May 12

Models of supervision in social work

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What are the models of supervision in social work? As a supervisor, you might be confused about the type of supervision you should have with your supervisee. In this article, I list out 2 models of supervision. Before that, I also list out points you should note before adopting any model of supervision.

1. Understand your supervisee.

Before deciding on any model to use, you need to understand your supervisee, or protégé. Do not commit the error of forcing a square peg into a round hole. During my placements, I had two different types of supervisors.

My first one was highly adaptive. She rarely brought in any notes with her, and simply focused on trying to listen to my concerns about the placement. My second supervisor was more theoretical. She would give me additional materials to read and work on, telling me about the homework I needed to complete before our next session.

I preferred my first supervisor. I felt that my theoretical supervisor hadn’t taken the time to understand me, and always seemed to be trying to fit a theory to the needs that I had expressed.

Take the time to understand your supervisee, before trying to use any theories with them. It will build a better relationship whereby they are more receptive to your feedback.

An excellent talk on better leadership

2. Build a holding space for your supervisee.

Regardless of whatever model you use, your supervisee needs to feel safe in the space you create for him/her. Your supervisee needs to be confident that you will not reveal what she has said in such a confidential setting. She needs to be able to trust you with her most difficult emotions, knowing that you can deal with them.

Defend your supervisee.

In my current role, I have appreciated my supervisor defending me in front of my bosses. My supervisor has taken the time to understand conflicts that arise, and to give her understanding of the situation based on what she knows about me. This is not a license for your supervisee to do whatever they want. But it shows that you are willing to put your head on the block in defence of your supervisee. For any supervisee, that is something to respect.

Let us now go onto the models of supervision. There are two main models in supervision, described in Maclean’s (2019) workbook.

4x4x4 model

Tony Morrison integrated the 4 objectives of supervision with the 4 functions of supervision to form a model of supervision. In this model, you can see that there is a focus on the holistic functions of supervision, ranging from managerial, to supportive.

On the other hand, it also covers the stages of learning such as experience and reflection. For example, supervisors will often ask if you had any difficult clients to handle over the week. They will then review the difficulties with you, asking you what was difficult about the client. This involves reflection.

The model also does not neglect the other systems that the social worker interacts with, such as the colleagues within the organisation, the partners delivering services, and the service users.

What are some good models for supervision?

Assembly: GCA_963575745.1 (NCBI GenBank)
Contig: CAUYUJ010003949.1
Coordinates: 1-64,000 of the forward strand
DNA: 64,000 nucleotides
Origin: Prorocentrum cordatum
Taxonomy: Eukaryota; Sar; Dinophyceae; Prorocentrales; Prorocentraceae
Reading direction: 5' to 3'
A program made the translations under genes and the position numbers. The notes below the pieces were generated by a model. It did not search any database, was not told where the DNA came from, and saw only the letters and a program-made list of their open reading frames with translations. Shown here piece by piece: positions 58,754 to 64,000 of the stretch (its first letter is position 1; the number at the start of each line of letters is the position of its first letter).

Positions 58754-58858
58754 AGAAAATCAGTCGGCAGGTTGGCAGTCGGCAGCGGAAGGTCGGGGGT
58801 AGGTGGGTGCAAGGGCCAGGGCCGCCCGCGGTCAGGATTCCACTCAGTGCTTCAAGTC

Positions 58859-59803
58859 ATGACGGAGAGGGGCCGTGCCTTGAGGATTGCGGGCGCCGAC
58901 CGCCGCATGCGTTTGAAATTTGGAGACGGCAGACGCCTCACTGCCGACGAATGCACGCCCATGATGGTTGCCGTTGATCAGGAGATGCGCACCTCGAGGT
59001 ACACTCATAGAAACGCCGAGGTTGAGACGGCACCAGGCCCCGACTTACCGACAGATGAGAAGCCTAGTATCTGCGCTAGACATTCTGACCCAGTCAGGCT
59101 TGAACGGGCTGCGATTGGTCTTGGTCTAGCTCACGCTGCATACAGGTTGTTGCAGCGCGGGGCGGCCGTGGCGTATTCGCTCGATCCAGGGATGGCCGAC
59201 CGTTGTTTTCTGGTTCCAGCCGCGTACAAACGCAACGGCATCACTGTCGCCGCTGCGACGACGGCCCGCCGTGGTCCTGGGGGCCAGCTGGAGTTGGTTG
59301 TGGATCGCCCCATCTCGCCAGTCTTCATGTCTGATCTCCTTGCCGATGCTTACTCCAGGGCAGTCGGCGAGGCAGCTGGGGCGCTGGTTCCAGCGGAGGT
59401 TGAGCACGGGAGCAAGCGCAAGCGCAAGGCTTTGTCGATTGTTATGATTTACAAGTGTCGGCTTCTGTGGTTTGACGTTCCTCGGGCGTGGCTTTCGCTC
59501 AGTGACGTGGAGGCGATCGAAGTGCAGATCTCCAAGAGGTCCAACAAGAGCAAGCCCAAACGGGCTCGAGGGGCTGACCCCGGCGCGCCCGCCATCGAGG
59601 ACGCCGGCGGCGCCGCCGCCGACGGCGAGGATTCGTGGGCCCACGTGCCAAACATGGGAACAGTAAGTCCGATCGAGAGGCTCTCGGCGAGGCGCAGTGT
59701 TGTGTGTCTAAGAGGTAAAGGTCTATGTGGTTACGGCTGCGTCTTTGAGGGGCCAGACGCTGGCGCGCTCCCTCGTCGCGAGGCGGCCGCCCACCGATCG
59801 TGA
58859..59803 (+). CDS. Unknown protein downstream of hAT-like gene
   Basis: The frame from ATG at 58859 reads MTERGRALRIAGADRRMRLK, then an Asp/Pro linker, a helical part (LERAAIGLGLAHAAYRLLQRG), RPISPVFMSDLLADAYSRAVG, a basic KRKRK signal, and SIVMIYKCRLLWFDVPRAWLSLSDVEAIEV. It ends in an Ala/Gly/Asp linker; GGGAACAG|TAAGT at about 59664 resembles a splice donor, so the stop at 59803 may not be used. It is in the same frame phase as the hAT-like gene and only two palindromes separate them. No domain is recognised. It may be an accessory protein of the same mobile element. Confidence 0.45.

5×5 model

The 5×5 model was developed by the Northern Ireland Social Care Council. It was developed with 5 domains and dimensions in mind.

In this model, the authors note that the 5 domains are not to be covered in a single session. Rather, supervisors are encouraged to pick a few relevant domains.

Secondly, the authors recommend a reflexive approach to using this model. In other words, the supervisor should encourage the supervisee to look at how his experiences might have shaped his current perspective of the problem.

Here is an explanation of the key domains.

Psychobiography

This is an examination of the life course. It looks at how significant events have shaped a person’s life psychologically. It looks at issues such as loss, identity crises, transitions, and opportunities for growth.

Relationships

This covers issues related to attachment, family and the recognition within human relationships.

Culture

These cover social norms and issues related to inequality.

Organisation

‘Ugh! Not more paperwork!’ We all have days when we throw up our hands and feel like tearing the papers in front of us. We feel like we have stayed at our desks all day, dealing with the administrative aspects of social work (like case notes), rather than going out to visit clients. How can we even be productive?

Organisational issues discuss management and bureaucracy, and look at how possible improvements might be made.

Politics and economy

Social work does not occur in a vacuum. Instead, it occurs in a political and economical context. Looking at the wider systems of the society we leave in, we learn to pick our battles. For example, austerity might not be something we can fight unless we are the Prime Minister.

I hope this article gives supervisors a clearer picture of the models of supervision that can be used. Most importantly, think about what the supervisee needs, rather than attempting to force-fit a model into the supervision session.

References:

Maclean, S. (2019) Working Towards Accreditation: Putting the Pieces Together. Lichfield: Kirwin Maclean Associates.

Houston, S. (2015) Reflective Practice: A Model for Supervision and Practice in Social Work (Full Version). Belfast: Northern Ireland Social Care Council


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